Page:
The Celtic Celebration of Samhain and Halloween

900 Words4 Pages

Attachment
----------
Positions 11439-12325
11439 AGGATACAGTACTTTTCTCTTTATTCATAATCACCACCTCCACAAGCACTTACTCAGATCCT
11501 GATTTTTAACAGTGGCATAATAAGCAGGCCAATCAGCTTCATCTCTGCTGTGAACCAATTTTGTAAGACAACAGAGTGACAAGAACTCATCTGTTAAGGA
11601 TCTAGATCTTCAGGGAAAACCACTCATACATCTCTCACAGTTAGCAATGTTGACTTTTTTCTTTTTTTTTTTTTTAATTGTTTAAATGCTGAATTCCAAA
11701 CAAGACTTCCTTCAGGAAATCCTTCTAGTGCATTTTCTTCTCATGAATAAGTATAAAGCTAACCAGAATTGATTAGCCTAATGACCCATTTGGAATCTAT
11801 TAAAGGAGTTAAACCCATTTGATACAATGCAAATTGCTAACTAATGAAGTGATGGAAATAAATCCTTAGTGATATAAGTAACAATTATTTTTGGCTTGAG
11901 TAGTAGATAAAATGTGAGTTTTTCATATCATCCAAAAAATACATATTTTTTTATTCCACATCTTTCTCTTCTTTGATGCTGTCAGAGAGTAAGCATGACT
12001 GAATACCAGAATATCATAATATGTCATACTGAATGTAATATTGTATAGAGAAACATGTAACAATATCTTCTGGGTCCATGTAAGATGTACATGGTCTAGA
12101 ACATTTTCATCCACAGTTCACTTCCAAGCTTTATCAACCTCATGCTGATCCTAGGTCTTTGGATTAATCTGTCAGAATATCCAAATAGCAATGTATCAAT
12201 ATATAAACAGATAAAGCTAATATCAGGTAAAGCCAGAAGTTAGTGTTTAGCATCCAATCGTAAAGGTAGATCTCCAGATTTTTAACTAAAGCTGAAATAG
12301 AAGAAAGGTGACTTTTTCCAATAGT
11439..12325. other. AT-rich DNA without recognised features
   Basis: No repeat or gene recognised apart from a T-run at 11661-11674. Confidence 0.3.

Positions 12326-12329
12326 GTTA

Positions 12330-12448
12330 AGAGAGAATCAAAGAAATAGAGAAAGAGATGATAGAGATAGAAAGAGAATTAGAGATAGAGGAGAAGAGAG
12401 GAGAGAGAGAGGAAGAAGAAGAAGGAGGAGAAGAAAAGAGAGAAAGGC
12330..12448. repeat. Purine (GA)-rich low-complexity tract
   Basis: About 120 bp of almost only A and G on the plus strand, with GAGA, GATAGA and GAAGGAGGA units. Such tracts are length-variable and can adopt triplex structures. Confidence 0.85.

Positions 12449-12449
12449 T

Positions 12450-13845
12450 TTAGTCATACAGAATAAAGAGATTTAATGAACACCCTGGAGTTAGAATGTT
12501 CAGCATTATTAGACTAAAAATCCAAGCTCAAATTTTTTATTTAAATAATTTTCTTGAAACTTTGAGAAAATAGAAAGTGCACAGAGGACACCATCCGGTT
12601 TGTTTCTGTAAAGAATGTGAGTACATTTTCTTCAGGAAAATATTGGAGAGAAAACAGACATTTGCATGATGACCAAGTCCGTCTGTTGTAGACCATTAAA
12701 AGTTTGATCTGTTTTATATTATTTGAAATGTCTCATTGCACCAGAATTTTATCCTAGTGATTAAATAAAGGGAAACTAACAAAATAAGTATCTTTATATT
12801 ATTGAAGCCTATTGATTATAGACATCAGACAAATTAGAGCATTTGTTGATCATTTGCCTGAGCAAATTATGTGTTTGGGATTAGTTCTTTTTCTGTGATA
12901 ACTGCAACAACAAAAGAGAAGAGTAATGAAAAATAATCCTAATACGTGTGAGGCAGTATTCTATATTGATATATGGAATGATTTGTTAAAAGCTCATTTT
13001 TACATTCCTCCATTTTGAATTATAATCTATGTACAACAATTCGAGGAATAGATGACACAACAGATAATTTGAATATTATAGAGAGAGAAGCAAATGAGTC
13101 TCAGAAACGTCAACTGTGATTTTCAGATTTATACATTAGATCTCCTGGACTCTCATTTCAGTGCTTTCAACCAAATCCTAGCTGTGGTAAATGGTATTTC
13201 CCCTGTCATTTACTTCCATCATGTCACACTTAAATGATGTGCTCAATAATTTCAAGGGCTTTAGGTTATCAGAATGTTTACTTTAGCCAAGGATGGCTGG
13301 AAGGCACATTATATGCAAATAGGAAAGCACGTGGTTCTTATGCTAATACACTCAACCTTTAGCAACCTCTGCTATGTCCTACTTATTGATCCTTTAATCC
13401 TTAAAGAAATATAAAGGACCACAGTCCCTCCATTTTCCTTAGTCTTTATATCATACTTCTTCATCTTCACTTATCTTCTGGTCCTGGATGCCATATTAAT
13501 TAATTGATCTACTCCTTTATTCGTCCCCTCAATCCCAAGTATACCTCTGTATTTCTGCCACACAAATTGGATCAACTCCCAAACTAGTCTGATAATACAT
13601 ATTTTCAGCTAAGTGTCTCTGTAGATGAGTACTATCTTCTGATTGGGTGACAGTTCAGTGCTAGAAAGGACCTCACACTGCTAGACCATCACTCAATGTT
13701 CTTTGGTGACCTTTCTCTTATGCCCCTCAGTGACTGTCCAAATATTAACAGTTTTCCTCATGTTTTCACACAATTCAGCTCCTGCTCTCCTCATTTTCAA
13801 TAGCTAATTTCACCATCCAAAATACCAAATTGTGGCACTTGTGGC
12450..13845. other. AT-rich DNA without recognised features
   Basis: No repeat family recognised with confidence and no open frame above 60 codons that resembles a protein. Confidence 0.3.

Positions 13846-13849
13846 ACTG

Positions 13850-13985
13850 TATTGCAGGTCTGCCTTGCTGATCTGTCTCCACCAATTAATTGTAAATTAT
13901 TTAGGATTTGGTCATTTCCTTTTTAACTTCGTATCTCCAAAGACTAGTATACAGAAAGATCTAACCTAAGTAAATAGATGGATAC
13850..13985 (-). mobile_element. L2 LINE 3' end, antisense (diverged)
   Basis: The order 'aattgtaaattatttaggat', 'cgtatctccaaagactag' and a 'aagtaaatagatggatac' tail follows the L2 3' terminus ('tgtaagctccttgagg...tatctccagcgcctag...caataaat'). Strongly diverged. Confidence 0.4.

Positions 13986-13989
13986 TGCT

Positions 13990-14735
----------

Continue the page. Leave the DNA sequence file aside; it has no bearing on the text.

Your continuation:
For this essay I would like to compare and contrast the past and present, in regards to what was once known as the Celtic celebration of Samhain and its present day—somewhat—equivalent, that which is embraced now-a-days in the United States, Halloween. Halloween takes its roots from he Celtic-pagan celebration called Samhain; although it has also been sculpted by other cultures in the centuries that have past, the Celts are the foundation of the ideas of such a celebration. I would like to establish more of a contrast between the two celebrations: what exists now and here versus what existed then and there. Therefore, my main approach will be to establish the differences between these two uncanny celebrations; for example, the role that costumes had on both ends, and ultimately the somewhat vague parallels between both of the customs that each embraces. This paper will establish a likeness between both celebrations, but ultimately to exhibit the unlikeness, by the means of comparison, between Samhain and the mixture of cultures that is Halloween. The objective is to acknowledge the importance and significance it had for the Celtic peoples against the ones held here in the US and for its people. The whole idea that Halloween is held to, the spooky nature, has a lot to do with the Celts; this was a celebration for the dead in Celtic culture. The Celts believed that souls of the dead both malignant and pure dwelled on the physical realm on those specific days celebrated, therefore a door was open between a physical and a spiritual realm for the time being. The Celts held rituals on these dates, they celebrated and feasted; October 31st was the eve before their celebrations, November 1 was their new years. Sam... ... middle of paper ... ... its core in Celtic culture with Samhain. Both celebrations are similar in trivial terms, for there is a gap that separates them, both in meaning and customs. While the celebration of Samhain could be considered a sort of religious experience, Halloween takes the form of a capitalist experience; it is an industry that is exploited by the commercialization of its goods—the costumes, candy, as well as the decorations—this is what supplies the businesses involved with plenty of income. As to the people, the point of its celebration in the United States is exclusively secular and vague in its meaning; it is nothing but a celebration culminating at levels of mere entertainment, it’s nothing but a minor distraction. This was the Celtic New Year’s, it was meaningful, filled with valued substance; it was a sacred event that conspired an expression of an ancient culture.

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